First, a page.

Huawei On The Way Out
Communist China's telecommunications firm backed by the Chinese military has continued to scale-down its operations in Australia.
The Australian operation of Chinese telecommunications equipment maker Huawei Technologies Co Ltd said it would continue to cut staff numbers and investment in the country.
In 2018, Australia banned Huawei from supplying equipment for a 5G mobile network citing national security risks, a move the company criticised as being politically motivated.
In simple terms the 5G ban on Huawei has cost us 1,000 high-tech and high-wage jobs from the economy, Jeremy Mitchell, Huawei's chief corporate affairs officer for Australia, said in an emailed statement.
We have gone from 1,200 staff to fewer than 200 and by next year it will be lower still, Mr Mitchell concluded. The Australian Financial Review first reported the comments.
Chinese telcos spying instrument for Beijing
The exit of Huawei will prevent Australians from losing their intellectual property and private data.
In February Mr John Demers, US assistant attorney general for national security revealed that Communist China's national intelligence law requires Huawei and all Chinese companies "to comply with the mandates of the security and intelligence services."
In practice, the attorney explained, the Chinese telecommunication companies are spying instruments for Beijing regime.
"We are so concerned about a lack of trust when it comes to the behaviour of Chinese companies and the Chinese government itself," said Demers, whose division has brought dozens of cases involving intellectual property theft on behalf of China.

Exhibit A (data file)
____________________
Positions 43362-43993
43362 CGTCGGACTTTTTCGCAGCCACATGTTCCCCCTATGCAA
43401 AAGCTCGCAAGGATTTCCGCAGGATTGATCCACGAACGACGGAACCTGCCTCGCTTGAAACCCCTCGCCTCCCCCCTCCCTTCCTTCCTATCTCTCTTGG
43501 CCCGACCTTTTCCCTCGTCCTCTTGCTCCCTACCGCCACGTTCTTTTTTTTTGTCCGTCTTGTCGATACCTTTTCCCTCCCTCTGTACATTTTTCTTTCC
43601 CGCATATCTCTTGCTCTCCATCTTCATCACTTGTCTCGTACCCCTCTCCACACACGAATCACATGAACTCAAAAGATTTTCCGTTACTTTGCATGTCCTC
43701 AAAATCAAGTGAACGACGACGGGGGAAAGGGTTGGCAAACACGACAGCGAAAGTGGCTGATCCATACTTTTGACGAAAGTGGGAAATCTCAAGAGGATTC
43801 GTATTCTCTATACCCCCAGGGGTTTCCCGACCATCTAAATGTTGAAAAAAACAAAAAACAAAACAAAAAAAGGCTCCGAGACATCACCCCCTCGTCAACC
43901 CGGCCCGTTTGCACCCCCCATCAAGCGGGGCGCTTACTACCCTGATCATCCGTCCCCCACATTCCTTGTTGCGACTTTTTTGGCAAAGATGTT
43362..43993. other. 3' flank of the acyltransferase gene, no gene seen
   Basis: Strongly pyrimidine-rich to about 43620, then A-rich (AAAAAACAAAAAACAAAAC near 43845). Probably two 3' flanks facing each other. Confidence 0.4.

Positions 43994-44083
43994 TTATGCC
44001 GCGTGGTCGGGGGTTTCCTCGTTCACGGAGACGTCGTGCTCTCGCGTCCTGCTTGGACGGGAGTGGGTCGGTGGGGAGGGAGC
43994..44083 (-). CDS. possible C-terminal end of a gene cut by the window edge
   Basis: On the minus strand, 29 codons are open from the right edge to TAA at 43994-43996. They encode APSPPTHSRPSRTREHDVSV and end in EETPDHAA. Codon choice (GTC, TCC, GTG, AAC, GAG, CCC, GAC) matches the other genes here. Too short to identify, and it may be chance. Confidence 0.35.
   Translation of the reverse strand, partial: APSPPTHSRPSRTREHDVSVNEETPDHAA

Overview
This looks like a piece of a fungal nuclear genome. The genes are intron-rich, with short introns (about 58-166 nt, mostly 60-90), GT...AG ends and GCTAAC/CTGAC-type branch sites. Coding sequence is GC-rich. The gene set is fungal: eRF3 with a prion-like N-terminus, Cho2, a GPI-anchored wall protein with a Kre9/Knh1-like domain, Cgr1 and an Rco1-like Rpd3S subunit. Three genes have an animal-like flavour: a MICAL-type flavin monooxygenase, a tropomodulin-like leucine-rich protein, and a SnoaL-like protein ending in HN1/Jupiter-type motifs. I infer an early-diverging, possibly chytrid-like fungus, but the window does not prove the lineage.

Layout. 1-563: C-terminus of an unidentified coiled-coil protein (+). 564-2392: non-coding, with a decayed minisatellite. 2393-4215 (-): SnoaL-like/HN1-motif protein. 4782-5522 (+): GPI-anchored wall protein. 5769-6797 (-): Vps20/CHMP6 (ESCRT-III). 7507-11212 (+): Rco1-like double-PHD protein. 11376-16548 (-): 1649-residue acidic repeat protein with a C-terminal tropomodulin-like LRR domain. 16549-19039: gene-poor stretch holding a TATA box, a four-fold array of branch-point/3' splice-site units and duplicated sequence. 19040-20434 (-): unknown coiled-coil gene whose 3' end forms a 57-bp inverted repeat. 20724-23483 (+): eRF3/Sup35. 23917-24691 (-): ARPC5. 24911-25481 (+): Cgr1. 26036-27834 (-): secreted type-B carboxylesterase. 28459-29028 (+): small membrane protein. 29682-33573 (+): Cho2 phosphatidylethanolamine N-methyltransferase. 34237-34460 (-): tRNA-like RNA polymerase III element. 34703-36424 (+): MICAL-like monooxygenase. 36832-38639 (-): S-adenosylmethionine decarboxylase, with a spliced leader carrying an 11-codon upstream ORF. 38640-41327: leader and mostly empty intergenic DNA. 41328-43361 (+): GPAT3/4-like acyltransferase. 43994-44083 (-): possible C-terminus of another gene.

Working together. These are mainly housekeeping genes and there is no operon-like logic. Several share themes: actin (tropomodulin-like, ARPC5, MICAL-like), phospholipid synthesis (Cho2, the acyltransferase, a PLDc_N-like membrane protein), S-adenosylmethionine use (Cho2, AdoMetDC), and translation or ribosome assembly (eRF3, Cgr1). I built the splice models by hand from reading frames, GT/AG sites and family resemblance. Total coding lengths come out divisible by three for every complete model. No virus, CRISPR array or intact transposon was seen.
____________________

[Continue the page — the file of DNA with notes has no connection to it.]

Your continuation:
"What our cases have illustrated is a persistent, well-orchestrated, very top down, well-resourced effort to steal American and European intellectual property and the data of its citizens."
China, he said, is engaged in "outright state-sponsored, state-directed theft."
Another US top official, National Security Advisor Robert O'Brien stated that the US authorities "have evidence that Huawei has the capability secretly to access sensitive and personal information in systems it maintains and sells around the world".
Protection Against Beijing telcos
The Western governments, including the United States, France, Sweden, Finland, Czech Republic, Poland, South Korea and Taiwan responded to the threat of Huawei, ZTE and other Beijing telcos forming an alliance which will offer services that honour privacy of the customer, according to the standard that existed before China was allowed to enter the global market.
Australia's telecommunication companies including Telstra and Optus joined a Clean Network program, a comprehensive approach to safeguarding the nation’s assets including citizens’ privacy and companies’ most sensitive information from aggressive intrusions by malign actors, such as the Chinese Communist Party. More than thirty telcos from eleven states joined the US President Donald Trump Administration launched program in May 2019. The Ericsson, Nokia and Samsung are leading the project to provide clean carrier, apps, store, path, cable and cloud.
The Clean Network is a reaction to the unprofessional behaviour of Huawei.